Birthdays and other holidays are the perfect occasion for making and giving a unique handmade candy corsage. This is a guide about making a candy corsage.
Here are questions related to Making a Candy Corsage.
Does anyone remember the birthday corsages that were made in the 50's and 60's? For example, 16 years old, would be made as a candy corsage for 'sweet sixteen'. Each year would have a different theme. If you remember and have the ideas, I would appreciate them.
PJ from Forked River, NJ
Below is copied from this website: http://www.tagate.com/horoscope/page/birthday.shtml
Another tradition enjoyed by girls that was popularized in the 1950s and 60s, is that of receiving a special corsage (or several) that was decorated with candy or another inexpensive item that corresponded to your age. The items were priced within reach of one's peer group and all light enough so they could fasten easily to curly ribbon and be worn throughout the school day without problem.
Has anybody found out where to buy these corsages? What was the candy for a 7 year old? I used to buy them for my daughter and sister. Let's bring this back, I think the kids would love it.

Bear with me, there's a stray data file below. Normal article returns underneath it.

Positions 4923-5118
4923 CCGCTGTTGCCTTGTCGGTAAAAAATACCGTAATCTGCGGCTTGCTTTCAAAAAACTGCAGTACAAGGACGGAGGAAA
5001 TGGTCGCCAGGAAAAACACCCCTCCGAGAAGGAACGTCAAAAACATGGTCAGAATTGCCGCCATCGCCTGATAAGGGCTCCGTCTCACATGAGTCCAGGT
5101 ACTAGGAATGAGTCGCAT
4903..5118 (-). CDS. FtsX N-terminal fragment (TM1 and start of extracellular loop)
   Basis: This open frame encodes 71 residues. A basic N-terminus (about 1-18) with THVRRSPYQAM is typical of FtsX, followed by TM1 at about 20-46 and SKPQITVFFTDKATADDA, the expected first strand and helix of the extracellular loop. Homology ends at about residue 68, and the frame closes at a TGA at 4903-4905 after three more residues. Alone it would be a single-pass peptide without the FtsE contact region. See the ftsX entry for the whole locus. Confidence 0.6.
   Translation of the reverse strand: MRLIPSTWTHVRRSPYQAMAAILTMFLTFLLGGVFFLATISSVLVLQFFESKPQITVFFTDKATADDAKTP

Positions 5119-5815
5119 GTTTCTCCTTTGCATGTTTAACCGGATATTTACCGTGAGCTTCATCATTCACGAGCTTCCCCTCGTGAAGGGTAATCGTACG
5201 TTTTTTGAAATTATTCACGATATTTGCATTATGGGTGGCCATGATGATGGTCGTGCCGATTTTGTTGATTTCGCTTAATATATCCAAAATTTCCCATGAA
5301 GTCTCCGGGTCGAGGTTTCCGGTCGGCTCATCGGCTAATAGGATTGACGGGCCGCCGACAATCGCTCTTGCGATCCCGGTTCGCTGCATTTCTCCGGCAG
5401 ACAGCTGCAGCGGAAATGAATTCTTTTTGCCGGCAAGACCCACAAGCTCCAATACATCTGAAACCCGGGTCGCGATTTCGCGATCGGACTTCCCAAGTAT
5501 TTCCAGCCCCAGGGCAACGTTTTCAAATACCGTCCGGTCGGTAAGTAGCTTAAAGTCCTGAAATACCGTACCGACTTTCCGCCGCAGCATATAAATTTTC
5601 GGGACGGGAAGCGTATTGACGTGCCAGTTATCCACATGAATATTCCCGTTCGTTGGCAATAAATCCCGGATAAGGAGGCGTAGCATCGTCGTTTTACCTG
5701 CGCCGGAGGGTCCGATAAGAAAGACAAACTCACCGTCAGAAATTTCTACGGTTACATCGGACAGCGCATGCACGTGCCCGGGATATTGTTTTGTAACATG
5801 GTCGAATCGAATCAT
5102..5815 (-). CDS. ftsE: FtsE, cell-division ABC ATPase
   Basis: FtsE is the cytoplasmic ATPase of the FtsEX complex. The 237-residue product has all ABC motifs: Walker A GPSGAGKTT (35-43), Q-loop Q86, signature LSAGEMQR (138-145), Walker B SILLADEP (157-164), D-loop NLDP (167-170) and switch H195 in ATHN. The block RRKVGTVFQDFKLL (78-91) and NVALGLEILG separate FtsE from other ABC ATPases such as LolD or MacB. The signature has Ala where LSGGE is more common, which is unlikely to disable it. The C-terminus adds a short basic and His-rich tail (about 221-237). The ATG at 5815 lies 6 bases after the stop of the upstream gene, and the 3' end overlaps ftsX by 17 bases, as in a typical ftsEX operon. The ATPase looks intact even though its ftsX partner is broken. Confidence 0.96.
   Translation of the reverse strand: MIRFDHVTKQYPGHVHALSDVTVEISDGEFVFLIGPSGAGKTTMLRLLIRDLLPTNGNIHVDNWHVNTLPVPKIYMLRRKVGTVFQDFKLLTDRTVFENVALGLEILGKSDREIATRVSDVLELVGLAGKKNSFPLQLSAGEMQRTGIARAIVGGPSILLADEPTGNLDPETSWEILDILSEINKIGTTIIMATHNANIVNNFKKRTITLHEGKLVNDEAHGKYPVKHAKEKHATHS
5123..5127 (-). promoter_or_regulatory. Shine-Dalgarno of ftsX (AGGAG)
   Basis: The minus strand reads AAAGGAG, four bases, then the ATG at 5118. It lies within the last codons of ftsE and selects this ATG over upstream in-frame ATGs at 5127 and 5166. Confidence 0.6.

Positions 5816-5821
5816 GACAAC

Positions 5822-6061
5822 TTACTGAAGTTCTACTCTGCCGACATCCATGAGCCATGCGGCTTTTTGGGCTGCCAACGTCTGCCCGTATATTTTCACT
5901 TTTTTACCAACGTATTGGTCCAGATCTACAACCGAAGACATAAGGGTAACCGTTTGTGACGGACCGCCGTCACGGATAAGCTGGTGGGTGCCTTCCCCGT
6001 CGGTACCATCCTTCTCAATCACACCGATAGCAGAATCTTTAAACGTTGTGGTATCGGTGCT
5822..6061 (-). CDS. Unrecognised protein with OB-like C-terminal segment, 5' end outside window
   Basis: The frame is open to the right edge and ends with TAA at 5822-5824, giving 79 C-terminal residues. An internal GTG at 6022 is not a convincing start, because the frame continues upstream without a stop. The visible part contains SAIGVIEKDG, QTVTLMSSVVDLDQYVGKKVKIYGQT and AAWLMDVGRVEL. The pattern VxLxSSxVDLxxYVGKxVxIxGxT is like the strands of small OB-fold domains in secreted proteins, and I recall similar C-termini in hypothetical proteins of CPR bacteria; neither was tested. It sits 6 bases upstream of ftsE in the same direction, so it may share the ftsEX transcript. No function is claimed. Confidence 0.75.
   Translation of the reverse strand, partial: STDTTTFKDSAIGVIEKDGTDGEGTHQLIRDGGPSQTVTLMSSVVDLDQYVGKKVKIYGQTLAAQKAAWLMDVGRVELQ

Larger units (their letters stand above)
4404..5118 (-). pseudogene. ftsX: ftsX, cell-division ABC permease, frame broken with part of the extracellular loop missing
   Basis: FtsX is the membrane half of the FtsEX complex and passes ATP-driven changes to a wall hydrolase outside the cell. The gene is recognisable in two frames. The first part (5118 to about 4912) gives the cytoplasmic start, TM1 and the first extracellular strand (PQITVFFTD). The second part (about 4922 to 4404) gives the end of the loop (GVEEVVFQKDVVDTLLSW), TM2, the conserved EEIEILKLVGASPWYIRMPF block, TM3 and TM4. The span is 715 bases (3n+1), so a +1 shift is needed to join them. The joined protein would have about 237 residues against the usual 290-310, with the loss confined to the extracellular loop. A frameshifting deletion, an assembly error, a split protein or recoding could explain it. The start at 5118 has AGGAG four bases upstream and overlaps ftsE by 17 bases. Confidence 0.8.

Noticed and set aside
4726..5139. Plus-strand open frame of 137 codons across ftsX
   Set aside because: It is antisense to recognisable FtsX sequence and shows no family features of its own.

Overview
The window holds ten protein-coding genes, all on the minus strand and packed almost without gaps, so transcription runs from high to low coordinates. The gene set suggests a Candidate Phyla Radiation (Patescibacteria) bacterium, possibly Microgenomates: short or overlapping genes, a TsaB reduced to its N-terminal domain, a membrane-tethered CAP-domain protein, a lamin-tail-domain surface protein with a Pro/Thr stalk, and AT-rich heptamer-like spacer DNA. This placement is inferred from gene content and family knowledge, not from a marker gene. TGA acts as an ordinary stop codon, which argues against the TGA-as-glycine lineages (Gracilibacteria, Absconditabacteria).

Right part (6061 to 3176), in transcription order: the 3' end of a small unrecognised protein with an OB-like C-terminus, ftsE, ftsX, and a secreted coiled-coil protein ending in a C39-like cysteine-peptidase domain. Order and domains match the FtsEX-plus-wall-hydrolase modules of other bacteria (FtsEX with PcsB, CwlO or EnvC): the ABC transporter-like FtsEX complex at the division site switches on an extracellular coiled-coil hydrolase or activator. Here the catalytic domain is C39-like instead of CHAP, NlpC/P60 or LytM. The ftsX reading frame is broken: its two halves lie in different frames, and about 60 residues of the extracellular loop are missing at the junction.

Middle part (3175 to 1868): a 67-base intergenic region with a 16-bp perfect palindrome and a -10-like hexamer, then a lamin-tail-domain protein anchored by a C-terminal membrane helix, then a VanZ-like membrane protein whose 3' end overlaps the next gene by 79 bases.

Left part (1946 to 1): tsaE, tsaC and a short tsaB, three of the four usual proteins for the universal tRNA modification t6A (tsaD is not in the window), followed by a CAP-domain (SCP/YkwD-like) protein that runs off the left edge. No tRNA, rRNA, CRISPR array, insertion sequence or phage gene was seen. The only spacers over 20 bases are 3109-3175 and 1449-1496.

I would like to make a birthday corsage for my daughter she will be 7, but I don't know what kind of candy is for a 7 year old. How can I find a guide for this?
By Cammy R.
The corsage was simple... no glue guns. The items were held to a large bow with ribbon curls and tied. It was pinned to sweater or top. They were from 10 - 18. Age 10 Lollipops. Age 11 Gumdrops. Age 12 Tootsie Rolls. Age 13 Bubble Gum. Age 14 Dog Biscuits. Age 15 Lifesavers. Age 16 Sugar Cubes. Age 17 lemondrops.
Parents usually went to a local florist but friends made them. Items were removed during the day by friends along with a spanking...one for each year and a pinch to grow an inch.
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